Research in women's health deserves more attention, and not only for conditions related to reproduction. Clinical and pre-clinical studies alike tend to focus on men: for example, only one-third of people participating in clinical trials relating to cardiovascular disease are women, and an analysis of neuroscience studies published in six journals in 2014 found that 40% of them used only male animals.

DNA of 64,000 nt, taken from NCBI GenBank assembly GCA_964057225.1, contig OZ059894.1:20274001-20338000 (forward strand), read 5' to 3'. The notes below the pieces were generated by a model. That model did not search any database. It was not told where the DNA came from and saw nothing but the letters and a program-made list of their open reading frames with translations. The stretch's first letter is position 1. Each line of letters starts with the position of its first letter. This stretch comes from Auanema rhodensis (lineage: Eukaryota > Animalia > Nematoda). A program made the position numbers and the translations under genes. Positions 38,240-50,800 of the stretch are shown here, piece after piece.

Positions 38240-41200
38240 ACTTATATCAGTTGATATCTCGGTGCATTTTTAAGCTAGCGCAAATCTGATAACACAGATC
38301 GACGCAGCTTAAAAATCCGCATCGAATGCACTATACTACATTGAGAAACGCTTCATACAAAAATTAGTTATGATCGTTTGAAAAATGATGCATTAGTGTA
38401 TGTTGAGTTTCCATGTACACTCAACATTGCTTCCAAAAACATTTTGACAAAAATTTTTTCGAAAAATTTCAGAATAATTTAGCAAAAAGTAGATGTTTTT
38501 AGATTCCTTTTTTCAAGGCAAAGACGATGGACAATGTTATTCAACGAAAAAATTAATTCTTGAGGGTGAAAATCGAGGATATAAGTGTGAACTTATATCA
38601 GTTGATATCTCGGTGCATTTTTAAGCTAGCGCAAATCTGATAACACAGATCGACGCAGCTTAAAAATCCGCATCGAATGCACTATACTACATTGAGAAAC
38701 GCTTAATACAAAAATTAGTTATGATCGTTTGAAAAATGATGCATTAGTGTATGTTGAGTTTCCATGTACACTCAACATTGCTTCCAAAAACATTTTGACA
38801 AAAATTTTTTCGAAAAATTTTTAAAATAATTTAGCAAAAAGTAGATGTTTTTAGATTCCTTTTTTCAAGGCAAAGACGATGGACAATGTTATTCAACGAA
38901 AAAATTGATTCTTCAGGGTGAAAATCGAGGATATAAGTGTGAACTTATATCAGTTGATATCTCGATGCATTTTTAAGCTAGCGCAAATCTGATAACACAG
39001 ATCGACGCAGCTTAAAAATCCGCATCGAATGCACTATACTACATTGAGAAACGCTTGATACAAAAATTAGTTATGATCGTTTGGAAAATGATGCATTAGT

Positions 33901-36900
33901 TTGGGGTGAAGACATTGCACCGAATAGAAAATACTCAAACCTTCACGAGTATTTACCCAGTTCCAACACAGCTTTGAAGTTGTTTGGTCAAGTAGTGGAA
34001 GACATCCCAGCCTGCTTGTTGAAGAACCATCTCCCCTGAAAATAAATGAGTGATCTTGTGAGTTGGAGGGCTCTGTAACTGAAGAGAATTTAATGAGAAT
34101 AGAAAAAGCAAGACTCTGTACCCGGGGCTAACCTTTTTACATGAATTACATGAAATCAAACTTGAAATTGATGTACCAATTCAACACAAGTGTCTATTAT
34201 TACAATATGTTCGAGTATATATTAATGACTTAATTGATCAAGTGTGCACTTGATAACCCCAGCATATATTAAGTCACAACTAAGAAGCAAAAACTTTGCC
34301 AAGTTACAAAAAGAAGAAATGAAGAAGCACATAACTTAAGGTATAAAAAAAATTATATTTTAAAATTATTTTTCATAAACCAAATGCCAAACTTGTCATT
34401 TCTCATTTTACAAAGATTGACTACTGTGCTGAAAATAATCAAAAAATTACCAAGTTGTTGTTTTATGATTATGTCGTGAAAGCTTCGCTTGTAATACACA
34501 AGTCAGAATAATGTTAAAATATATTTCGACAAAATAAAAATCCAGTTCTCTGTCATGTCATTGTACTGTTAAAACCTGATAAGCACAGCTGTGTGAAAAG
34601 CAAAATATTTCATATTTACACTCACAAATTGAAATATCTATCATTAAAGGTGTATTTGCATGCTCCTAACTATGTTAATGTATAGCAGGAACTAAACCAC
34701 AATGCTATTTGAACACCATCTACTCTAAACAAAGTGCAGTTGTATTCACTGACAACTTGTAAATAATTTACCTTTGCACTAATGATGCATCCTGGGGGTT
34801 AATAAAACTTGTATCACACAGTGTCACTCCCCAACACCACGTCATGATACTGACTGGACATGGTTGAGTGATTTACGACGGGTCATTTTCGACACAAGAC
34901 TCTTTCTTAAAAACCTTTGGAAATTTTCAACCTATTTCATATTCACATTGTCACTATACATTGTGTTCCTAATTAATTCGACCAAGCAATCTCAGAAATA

Although progress can be made when women’s health challenges are brought to the fore, women’s health advocates caution that the field is often still viewed too narrowly. The study of health and disease in women should not be limited to conditions that affect only women. Conditions such as type 2 diabetes, Alzheimer’s disease and heart disease affect men and women differently. Such diseases must be studied in both men and women, with the recognition that diagnosis, prognosis and treatment might need to be different between the sexes.